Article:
Written by Guillermo Troncoso.
Michael Haneke is one of the most fascinating filmmakers around today. From his exploration of cinematic violence in Funny Games to his diagnosis of German society in The White Ribbon, Haneke has always crafted challenging pieces of cinema. His films require patience – you’ll often have questions, but you won’t get any answers.
Amour is one of his finest works to date. It tells the story of Georges and Anne, an elderly couple that have their love put to the test when Anne suffers a debilitating attack. As Anne deteriorates, Georges finds it more and more difficult to take care of her.
This is, like most of his films, a deep exploration of basic human emotions and the ways in which people deal with traumatic incidents. Haneke has crafted a stark, yet beautiful film that aches with honesty and emotion. His calm, calculated directing style is used to full effect here. His slow pace and long takes allows for the story to unfold without any sort of “cinematic intrusion”. This minimalist approach makes you feel as though you are just another person in the room, witnessing helplessly.
Haneke’s film would be nothing without the amazing, heartbreaking performances by Jean-Louis Trintignant and Emmanuelle Riva. They are absolutely incredible. As Georges, Trintignant gives us a man that refuses to give up on his wife. His love for her is the key to the movie and his performance captures the pain, frustration and devotion that only true love can bring.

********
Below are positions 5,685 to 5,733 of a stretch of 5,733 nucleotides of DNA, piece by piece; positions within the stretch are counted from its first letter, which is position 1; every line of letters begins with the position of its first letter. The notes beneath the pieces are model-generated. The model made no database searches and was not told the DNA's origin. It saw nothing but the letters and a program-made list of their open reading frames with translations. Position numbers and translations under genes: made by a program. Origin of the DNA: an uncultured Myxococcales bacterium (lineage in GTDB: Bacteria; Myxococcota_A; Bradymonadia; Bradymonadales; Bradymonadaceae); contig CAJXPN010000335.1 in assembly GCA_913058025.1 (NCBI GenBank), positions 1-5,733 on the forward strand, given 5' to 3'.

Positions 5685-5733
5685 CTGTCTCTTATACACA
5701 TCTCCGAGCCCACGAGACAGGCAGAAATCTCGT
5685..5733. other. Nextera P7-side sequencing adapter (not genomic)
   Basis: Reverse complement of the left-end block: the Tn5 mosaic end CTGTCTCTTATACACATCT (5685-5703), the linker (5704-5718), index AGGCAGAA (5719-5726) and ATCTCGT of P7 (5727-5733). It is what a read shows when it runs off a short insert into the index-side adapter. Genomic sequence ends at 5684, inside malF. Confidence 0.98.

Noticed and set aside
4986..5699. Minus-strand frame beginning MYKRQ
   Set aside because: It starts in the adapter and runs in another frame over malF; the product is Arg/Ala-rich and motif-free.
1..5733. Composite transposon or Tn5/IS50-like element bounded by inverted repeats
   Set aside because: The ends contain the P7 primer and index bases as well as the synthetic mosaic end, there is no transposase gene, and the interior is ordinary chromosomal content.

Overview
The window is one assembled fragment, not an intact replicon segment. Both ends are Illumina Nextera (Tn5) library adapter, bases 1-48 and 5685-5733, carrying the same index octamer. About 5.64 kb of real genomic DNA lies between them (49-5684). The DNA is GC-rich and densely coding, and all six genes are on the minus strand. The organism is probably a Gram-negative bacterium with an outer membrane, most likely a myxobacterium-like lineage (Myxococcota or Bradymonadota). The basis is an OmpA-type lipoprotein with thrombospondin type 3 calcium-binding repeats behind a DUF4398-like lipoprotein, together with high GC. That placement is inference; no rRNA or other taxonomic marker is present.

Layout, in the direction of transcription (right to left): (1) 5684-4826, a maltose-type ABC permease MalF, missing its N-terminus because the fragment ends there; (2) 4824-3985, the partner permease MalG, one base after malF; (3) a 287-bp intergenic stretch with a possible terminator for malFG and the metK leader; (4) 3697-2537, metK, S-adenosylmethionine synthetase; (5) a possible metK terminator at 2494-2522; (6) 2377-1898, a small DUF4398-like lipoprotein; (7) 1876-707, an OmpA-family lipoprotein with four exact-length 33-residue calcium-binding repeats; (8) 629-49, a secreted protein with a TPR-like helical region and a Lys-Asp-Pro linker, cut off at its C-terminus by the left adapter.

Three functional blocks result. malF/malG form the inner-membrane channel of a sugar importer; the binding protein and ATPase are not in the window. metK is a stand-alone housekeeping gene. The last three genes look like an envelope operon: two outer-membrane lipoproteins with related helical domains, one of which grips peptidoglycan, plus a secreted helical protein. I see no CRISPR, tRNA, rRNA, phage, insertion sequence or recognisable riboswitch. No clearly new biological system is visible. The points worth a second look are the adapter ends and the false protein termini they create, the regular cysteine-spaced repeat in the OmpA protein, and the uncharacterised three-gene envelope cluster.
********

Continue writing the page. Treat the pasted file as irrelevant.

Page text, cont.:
Emmanuelle Riva delivers the best female performance of the year. If Jennifer Lawrence wasn’t America’s sweetheart right now, Riva would have won the award for Best Actress. As an elderly woman dealing with the inevitability of her fate, Emmanuelle Riva couldn’t be more convincing. Apart from the physical challenges of such a role, her emotions are beautifully conveyed without words. She is a woman that refuses to lose her dignity and seeing her transformation is truly heartbreaking.
The word ‘amour’ is French for ‘love’, and while it may be bleak and quite depressing, this is a beautiful love story that explores the lengths that we will go to for those we love. Amour is a powerful and heart-wrenching film from one of cinema’s great directors. It’s with good reason that this took home Best Foreign Film at this year’s Academy Awards. It isn’t easy viewing, but those that see it and give it the focus and time it deserves will be moved by the experience.
THE REEL SCORE: 9/10